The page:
In terms of SSB intake, participants who lived outside Java or were married showed a significantly lower intake compared to their counterparts. The different geographical area between Java and non-Java area might contribute to the water and SSB intake. Java Island, especially Jakarta and its sub-urban area, is considered to be more developed compared to other islands since the capital city is located on Java Island (38). This condition resulted in a gap in economy, education, population distribution, and infrastructure that led to food accessibility gap between the two areas. The earlier evidence proved that the background of different intake between residencies might be due to the limited access to certain food that could drive consumers to decrease their food consumption (39, 40). Along with a higher intake of SSBs, unmarried participants also showed a higher intake of other beverages compared to the married participants. Compared to Laksmi et al., this study showed a higher intake of other beverages among Indonesian adults because of the Ramadan tradition, where usually they prepared sweet beverages for energy replenishment. Shatila et al. study during Ramadan showed that the energy contribution from SSBs significantly increased compared to before Ramadan, which was 4.7 ± 3.2% to 8.4 ± 10.1% (41).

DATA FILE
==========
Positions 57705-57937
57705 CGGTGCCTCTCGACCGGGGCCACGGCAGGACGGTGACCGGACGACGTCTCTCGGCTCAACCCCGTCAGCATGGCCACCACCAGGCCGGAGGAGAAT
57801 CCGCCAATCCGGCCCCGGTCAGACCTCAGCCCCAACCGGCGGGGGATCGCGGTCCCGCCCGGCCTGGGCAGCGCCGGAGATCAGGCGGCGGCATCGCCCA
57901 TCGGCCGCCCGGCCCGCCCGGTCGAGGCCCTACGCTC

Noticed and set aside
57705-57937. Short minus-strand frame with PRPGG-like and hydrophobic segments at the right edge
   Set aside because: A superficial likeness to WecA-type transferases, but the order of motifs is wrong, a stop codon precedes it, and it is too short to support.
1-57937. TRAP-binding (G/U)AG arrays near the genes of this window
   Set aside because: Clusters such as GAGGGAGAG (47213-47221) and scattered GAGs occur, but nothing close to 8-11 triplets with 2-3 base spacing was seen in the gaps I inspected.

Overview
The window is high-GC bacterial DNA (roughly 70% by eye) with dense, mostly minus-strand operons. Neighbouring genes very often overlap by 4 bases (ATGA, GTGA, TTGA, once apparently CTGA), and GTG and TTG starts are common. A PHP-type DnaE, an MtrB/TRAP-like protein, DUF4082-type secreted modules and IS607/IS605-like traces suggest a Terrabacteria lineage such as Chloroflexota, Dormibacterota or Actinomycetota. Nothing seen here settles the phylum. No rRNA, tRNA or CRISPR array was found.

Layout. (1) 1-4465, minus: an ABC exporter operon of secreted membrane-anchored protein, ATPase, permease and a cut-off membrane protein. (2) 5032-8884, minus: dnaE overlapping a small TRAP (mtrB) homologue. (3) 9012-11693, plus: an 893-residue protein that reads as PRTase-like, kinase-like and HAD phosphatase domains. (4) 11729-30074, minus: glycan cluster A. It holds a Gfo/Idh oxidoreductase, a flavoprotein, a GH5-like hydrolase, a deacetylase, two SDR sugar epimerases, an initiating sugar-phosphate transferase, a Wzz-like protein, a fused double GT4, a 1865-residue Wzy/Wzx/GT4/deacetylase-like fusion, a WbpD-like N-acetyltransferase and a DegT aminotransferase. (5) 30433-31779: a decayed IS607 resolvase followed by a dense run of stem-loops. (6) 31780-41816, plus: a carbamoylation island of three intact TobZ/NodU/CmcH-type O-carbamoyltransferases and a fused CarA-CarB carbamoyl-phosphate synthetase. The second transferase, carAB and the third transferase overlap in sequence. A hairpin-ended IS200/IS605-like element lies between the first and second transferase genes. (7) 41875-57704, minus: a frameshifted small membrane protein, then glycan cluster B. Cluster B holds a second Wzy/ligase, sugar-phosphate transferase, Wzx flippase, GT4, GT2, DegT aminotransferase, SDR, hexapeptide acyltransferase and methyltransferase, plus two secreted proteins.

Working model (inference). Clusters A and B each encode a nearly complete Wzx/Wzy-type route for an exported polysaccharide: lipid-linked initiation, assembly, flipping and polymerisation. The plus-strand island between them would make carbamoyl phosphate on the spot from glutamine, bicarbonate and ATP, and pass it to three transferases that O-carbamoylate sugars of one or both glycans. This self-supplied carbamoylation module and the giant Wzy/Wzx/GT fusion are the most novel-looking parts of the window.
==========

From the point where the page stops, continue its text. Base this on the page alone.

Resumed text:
In comparison, three occasions of drinking time were considered, iftar or breakfasting, nighttime, and suhoor or pre-dawn meal. Among these, iftar is where water and beverages were consumed the least and nighttime was the most (iftar: 474 ml/day; nighttime: 574 ml/day; suhoor: 560 ml/day). Considering that nighttime is longer compared to suhoor and iftar, it was only natural for participants to consume water and beverages the most during the nighttime. Another issue that needs to be highlighted is the fact that the consumption of SSBs as well as other beverages during iftar was significantly higher than that during suhoor and nighttime. Even though the increase in sugar-containing food during Ramadan was similar to previous studies, the drinking occasion was not explored (15, 41, 42). The results resembled what Chia et al. found on the assessment change of restricted diet during Ramadan fasting that Ramadan fasting led to higher temptation to consume unhealthy food (43). However, in spite of this, studies did not find eating behavior disordered due to Ramadan fasting among adolescence (44, 45).